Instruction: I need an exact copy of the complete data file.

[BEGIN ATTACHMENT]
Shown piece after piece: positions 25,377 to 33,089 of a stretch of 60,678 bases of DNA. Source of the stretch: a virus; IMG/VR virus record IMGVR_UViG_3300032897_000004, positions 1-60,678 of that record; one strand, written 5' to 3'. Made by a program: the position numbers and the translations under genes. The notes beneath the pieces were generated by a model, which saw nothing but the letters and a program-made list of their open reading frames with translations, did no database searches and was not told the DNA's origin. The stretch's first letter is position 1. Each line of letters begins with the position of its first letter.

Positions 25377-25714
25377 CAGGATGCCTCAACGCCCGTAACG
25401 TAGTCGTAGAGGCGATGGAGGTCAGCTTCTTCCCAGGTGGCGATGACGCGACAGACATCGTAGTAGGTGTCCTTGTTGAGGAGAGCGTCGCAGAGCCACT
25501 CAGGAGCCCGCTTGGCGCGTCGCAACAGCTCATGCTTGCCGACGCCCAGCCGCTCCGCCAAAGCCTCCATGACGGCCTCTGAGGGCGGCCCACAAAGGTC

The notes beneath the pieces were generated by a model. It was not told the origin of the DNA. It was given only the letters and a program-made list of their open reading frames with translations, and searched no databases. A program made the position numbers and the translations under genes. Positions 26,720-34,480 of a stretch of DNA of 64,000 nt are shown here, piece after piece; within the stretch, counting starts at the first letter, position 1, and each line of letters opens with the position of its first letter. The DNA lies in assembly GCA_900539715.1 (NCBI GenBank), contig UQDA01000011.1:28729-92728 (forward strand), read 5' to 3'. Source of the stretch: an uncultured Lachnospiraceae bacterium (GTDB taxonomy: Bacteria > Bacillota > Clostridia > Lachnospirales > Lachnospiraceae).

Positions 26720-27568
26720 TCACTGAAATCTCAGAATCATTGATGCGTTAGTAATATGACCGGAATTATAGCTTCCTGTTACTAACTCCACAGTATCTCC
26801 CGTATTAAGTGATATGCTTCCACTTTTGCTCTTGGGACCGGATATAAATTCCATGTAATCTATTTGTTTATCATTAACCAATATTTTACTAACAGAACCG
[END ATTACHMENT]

Shown piece after piece: positions 25,377 to 33,089 of a stretch of 60,678 bases of DNA. Source of the stretch: a virus; IMG/VR virus record IMGVR_UViG_3300032897_000004, positions 1-60,678 of that record; one strand, written 5' to 3'. Made by a program: the position numbers and the translations under genes. The notes beneath the pieces were generated by a model, which saw nothing but the letters and a program-made list of their open reading frames with translations, did no database searches and was not told the DNA's origin. The stretch's first letter is position 1. Each line of letters begins with the position of its first letter.

Positions 25377-25714
25377 CAGGATGCCTCAACGCCCGTAACG
25401 TAGTCGTAGAGGCGATGGAGGTCAGCTTCTTCCCAGGTGGCGATGACGCGACAGACATCGTAGTAGGTGTCCTTGTTGAGGAGAGCGTCGCAGAGCCACT
25501 CAGGAGCCCGCTTGGCGCGTCGCAACAGCTCATGCTTGCCGACGCCCAGCCGCTCCGCCAAAGCCTCCATGACGGCCTCTGAGGGCGGCCCACAAAGGTC

The notes beneath the pieces were generated by a model. It was not told the origin of the DNA. It was given only the letters and a program-made list of their open reading frames with translations, and searched no databases. A program made the position numbers and the translations under genes. Positions 26,720-34,480 of a stretch of DNA of 64,000 nt are shown here, piece after piece; within the stretch, counting starts at the first letter, position 1, and each line of letters opens with the position of its first letter. The DNA lies in assembly GCA_900539715.1 (NCBI GenBank), contig UQDA01000011.1:28729-92728 (forward strand), read 5' to 3'. Source of the stretch: an uncultured Lachnospiraceae bacterium (GTDB taxonomy: Bacteria > Bacillota > Clostridia > Lachnospirales > Lachnospiraceae).

Positions 26720-27568
26720 TCACTGAAATCTCAGAATCATTGATGCGTTAGTAATATGACCGGAATTATAGCTTCCTGTTACTAACTCCACAGTATCTCC
26801 CGTATTAAGTGATATGCTTCCACTTTTGCTCTTGGGACCGGATATAAATTCCATGTAATCTATTTGTTTATCATTAACCAATATTTTACTAACAGAACCG